Soft Cheeses: Imported soft cheeses may contain bacteria called Listeria, which can cause miscarriage. Listeria has the ability to cross the placenta and may infect the baby leading to infection or blood poisoning, which can be life-threatening. You would need to avoid soft cheeses such as: Brie, Camembert, Roquefort, Feta, Gorgonzola and Mexican style cheeses that include queso blanco and queso fresco, unless they clearly state that they are made from pasteurized milk. All soft non-imported cheeses made with pasteurized milk are safe to eat.
Unpasteurized Milk: Unpasteurized milk may contain a bacteria called listeria, which can cause miscarriage. Listeria has the ability to cross the placenta and may infect the baby leading to infection or blood poisoning, which can be life-threatening. Make sure that any milk you drink is pasteurized.
Pate: Refrigerated pate or meat spreads should be avoided because they may contain the bacteria listeria. Canned pate, or shelf-safe meat spreads can be eaten.
Caffeine: Although most studies show that caffeine intake in moderation is OK, there are others that show that caffeine intake may be related to miscarriages. Avoid caffeine during the first trimester to reduce the likelihood of a miscarriage.
As a general rule, caffeine should be limited to fewer than 200 mg per day during pregnancy. Caffeine is a diuretic, which means it helps eliminate fluids from the body. This can result in water and calcium loss. It is important that you are drinking plenty of water, juice, and milk rather than caffeinated beverages. Some research shows that large amounts of caffeine are associated with miscarriage, premature birth, low birth weight, and withdrawal symptoms in infants. The safest thing is to refrain from consuming caffeine.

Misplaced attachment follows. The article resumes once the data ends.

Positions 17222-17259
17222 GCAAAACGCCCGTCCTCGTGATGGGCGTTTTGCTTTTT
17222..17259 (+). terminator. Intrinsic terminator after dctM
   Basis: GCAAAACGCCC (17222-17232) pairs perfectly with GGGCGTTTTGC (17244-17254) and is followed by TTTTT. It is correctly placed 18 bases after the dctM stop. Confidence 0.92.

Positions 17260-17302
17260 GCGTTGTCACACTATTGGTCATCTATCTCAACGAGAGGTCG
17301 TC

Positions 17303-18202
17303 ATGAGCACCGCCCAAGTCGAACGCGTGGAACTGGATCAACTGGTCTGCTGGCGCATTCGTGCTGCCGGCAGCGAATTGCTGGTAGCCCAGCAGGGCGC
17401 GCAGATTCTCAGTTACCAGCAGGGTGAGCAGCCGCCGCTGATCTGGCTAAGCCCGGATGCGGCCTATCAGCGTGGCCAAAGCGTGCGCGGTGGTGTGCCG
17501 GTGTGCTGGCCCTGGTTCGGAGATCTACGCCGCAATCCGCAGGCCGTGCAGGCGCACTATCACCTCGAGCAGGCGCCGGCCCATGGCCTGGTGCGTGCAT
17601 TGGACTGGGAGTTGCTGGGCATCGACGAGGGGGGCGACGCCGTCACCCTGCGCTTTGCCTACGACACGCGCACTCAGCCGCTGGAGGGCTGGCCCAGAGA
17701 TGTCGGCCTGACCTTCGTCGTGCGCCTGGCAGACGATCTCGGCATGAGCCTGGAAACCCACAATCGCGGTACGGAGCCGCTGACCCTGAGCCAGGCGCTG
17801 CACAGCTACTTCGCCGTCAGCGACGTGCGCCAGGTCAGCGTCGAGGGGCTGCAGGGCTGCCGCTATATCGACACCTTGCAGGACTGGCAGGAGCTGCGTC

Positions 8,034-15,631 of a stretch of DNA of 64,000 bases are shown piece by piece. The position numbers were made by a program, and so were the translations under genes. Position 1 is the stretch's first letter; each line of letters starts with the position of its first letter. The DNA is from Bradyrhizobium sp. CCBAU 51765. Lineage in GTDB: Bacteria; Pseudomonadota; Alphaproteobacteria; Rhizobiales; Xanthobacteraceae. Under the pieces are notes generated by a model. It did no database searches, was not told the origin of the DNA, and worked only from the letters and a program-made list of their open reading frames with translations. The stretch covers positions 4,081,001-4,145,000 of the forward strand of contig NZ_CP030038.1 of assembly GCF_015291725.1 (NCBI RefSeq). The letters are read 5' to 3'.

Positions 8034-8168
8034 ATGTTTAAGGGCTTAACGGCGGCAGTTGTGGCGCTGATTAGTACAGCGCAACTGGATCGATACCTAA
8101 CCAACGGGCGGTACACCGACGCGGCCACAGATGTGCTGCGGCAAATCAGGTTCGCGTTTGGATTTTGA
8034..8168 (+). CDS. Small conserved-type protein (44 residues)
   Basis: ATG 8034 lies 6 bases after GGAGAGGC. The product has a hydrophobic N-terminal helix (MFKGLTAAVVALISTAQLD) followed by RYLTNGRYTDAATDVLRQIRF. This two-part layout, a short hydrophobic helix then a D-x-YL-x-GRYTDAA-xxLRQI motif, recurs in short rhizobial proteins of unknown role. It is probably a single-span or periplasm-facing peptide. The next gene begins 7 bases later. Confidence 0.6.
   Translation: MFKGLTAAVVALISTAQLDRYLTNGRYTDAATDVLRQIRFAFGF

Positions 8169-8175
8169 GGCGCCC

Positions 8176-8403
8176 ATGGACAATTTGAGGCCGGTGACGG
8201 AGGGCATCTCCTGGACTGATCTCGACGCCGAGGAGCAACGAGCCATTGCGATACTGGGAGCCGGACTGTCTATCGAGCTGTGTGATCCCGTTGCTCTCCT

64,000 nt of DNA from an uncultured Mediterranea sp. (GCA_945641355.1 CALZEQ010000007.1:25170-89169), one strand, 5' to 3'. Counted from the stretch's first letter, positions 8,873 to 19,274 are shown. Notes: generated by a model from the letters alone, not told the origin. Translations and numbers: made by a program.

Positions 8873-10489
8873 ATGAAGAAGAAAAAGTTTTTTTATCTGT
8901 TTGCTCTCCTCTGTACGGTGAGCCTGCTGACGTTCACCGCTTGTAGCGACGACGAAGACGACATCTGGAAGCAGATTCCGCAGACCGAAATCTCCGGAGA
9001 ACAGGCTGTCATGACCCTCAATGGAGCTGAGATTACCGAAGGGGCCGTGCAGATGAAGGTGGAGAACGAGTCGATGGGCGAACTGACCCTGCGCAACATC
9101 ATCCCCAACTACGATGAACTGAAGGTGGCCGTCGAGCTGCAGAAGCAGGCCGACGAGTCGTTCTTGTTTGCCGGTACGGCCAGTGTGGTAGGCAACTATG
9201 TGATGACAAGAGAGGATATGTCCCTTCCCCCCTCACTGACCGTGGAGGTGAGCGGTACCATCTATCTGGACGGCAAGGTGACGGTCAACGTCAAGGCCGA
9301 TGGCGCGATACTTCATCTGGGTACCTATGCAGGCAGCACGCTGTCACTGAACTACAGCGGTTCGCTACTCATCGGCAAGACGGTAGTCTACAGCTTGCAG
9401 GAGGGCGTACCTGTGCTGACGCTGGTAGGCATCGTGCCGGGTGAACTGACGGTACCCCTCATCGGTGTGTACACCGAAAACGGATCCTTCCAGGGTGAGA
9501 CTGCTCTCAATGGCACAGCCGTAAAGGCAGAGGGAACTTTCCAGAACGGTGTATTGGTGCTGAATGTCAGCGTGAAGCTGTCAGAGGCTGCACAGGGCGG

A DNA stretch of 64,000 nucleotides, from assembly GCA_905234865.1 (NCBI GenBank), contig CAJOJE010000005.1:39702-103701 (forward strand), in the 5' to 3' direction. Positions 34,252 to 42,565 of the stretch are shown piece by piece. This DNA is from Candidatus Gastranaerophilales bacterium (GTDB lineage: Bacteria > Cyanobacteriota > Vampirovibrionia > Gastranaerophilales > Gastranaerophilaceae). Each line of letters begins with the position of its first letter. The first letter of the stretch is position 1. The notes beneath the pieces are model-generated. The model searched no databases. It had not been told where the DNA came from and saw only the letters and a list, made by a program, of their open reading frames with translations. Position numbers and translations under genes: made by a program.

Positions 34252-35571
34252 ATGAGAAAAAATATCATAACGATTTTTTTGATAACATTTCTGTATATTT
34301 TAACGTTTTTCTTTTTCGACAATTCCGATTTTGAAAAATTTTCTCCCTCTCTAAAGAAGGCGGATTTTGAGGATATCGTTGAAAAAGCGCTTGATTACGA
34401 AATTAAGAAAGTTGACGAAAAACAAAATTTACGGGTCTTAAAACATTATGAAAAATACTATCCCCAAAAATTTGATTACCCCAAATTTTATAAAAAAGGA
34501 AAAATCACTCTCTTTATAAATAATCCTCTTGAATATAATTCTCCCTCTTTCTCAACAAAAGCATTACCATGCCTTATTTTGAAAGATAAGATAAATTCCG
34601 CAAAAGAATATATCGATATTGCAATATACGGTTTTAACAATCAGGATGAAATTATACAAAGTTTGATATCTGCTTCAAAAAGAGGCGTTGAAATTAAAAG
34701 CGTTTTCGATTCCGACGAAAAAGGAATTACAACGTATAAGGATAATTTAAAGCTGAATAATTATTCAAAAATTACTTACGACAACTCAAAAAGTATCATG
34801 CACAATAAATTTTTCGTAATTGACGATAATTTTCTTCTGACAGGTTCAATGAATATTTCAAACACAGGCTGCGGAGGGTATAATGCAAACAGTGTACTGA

Alcohol: There is NO amount of alcohol that is known to be safe during pregnancy, and therefore alcohol should be avoided during pregnancy. Prenatal exposure to alcohol can interfere with the healthy development of the baby. Depending on the amount, timing, and pattern of use, alcohol consumption during pregnancy can lead to Fetal Alcohol Syndrome or other developmental disorders. If you consumed alcohol before you knew you were pregnant, stop drinking now. You should continue to avoid alcohol during breastfeeding. Exposure of alcohol to an infant poses harmful risks, and alcohol does reach the baby during breastfeeding.
Unwashed Vegetables: Yes, vegetables are safe to eat, so you still need to eat them. However, it is essential to make sure they are washed to avoid potential exposure to toxoplasmosis. Toxoplasmosis may contaminate the soil where the vegetables were grown.
Last Updated: 01/2013
Compiled using information from the following sources:
Mayo Clinic Guide To A Healthy Pregnancy Harms, Roger W., M.D., et al, Introduction.
U.S. Food and Drug Administration, http://www.fda.gov/
Centers for Disease Control and Prevention, http://www.cdc.gov
Eating for Two: The Complete Guide to Nutrition during Pregnancy Abbott-Hess, Mary, et al, Ch. 4, 5 and 7.
Williamâ€™s Obstetrics Twenty-Second Ed. Cunningham, F. Gary, et al, Ch. 8.